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Is it possible to have your world permanently rocked while sitting cross-legged on the floor of a living room watching a black-and-white TV? If your name is Rob Thorne and

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Is it possible to have your world permanently rocked while sitting cross-legged on the floor of a living room watching a black-and-white TV? If your name is Rob Thorne and

Is it possible to have your world permanently rocked while sitting cross-legged on the floor of a living room watching a black-and-white TV? If your name is Rob Thorne and the date is Sunday, February 9, 1964, the answer is an unequivocal yes. That’s the night that Thorne watched The Beatles’ seismic American debut on The Ed Sullivan Show.

At the time, Thorne was playing drums with The Catalinas, a well-known Carolina beach-music band. Tommy Plyler, the group’s trumpet player, had been invited to a neighbor’s house to watch the Sullivan show, and Thorne tagged along. Assembled around the TV set in a Victorian-style house on Davie Avenue in Statesville, they witnessed the Fab Four make music history.

Up until then, the emphasis in a rock ’n’ roll band was on the lead singer, not so much the accompanying musicians. “Take Buddy Holly and the Crickets,” Thorne says. “You knew who Buddy Holly was, but you didn’t know who The Crickets were. There was nothing personal about them. And then, here comes Ringo.”

A record-breaking 73 million Americans, many of them in North Carolina, were watching as Ringo Starr pounded his Ludwig drums along to “All My Loving” during The Beatles’ 1964 U.S. debut on The Ed Sullivan Show. The number dwarfed the previous record of 54 million, set by Elvis Presley in 1956. photograph by POPPERFOTO VIA GETTY IMAGES, SHAUNL/E+/GETTY IMAGES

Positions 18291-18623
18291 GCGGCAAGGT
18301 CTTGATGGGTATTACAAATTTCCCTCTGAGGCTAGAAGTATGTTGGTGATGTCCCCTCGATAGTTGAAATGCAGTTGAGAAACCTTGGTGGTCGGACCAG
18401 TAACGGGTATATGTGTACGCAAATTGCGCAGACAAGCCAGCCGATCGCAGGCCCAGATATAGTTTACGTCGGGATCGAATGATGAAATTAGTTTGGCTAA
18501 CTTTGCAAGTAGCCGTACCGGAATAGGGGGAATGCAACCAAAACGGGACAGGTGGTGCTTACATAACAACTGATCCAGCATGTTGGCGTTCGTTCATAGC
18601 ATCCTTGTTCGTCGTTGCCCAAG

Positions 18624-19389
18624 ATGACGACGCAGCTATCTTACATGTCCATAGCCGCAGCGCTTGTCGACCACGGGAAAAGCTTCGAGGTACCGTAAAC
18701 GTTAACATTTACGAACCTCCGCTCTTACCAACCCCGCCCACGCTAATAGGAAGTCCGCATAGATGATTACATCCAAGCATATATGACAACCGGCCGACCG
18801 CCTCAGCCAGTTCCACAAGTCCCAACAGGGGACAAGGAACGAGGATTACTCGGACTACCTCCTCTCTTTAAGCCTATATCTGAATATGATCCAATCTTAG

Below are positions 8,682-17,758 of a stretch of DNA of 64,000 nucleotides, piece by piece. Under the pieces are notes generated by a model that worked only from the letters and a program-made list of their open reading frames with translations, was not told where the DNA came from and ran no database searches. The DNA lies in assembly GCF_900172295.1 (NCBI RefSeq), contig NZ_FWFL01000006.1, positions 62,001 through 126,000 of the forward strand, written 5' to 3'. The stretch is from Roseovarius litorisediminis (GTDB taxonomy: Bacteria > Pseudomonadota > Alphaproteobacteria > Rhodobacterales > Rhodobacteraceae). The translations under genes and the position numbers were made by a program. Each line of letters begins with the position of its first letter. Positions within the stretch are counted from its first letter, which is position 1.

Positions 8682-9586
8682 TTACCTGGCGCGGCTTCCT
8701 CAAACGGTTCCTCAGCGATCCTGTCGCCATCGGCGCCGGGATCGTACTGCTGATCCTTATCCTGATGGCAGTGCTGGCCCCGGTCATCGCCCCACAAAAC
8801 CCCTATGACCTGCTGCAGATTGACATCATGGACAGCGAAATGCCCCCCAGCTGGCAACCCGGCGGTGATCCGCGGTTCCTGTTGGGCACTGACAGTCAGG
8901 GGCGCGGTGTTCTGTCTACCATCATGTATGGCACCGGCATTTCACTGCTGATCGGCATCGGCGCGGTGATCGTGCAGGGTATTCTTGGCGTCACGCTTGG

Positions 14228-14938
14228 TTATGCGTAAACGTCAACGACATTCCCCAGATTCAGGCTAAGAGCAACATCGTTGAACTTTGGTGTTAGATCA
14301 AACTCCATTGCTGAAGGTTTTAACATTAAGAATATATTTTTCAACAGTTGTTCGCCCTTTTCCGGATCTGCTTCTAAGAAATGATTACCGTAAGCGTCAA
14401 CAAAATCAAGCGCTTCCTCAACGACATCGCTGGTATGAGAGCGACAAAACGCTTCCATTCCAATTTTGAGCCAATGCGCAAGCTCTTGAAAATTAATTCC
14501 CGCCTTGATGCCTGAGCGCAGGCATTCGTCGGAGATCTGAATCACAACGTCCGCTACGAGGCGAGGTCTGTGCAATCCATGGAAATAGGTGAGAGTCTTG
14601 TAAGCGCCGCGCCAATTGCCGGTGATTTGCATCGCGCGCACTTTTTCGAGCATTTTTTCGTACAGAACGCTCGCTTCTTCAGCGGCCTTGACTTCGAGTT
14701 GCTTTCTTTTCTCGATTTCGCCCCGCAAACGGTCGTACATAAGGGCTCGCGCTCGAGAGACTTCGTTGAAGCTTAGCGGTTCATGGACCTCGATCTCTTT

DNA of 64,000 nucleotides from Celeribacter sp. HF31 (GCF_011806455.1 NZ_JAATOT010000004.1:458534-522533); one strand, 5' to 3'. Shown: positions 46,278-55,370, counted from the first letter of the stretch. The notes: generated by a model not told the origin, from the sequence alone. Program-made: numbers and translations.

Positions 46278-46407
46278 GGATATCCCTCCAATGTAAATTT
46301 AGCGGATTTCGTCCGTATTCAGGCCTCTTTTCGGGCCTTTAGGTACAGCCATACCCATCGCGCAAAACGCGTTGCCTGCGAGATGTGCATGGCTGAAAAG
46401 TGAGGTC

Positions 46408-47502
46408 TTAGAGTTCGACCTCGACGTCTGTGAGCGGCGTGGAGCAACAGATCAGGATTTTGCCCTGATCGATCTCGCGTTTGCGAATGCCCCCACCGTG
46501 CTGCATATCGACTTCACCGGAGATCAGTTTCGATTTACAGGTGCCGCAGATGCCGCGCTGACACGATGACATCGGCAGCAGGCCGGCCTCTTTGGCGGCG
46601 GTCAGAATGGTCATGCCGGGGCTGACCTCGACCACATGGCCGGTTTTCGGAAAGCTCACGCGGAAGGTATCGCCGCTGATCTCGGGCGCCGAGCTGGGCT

What Thorne saw when he watched The Beatles that night was a grinning, mop-topped drummer enthroned on an elevated rostrum for all the world to see — not hidden behind the rest of the band. Ringo Starr was driving the music, moving with the beat, swinging. “What I heard was the pounding, full sound of his instrument,” Thorne says. “Most drummers played with more finesse. The licks were restrained. But Ringo was in your face.”

On that same February evening back in ’64, Bill Ludwig II, owner of a successful musical instrument company, tuned in to the Sullivan show with his family in a Chicago suburb. His company had provided the drum kit that Ringo played that night, and the Ludwig name appeared prominently above “The Beatles” logo on the bass drum — for all the world to see. “I remember my dad watching them on TV and saying, ‘Who knows? Maybe these kids will be big someday,’” Ludwig’s son, William Ludwig III, said in a 2008 Chicago Tribune interview. If there is a Hall of Fame for understatements, then Bill Ludwig II’s quip must certainly be in it.

Terry Bissette, director of global sales for Ludwig, which is now headquartered in Monroe, picks up the story from there: “Overnight, Ludwig became the most popular drum brand in the world. Soon, they were running production 24 hours a day, seven days a week, and they still couldn’t keep up with demand.”

As it was for legions of other rhythm-minded teens, that epochal telecast sparked a musical conversion in Thorne. “That night,” he says. “I became a Ludwig man.”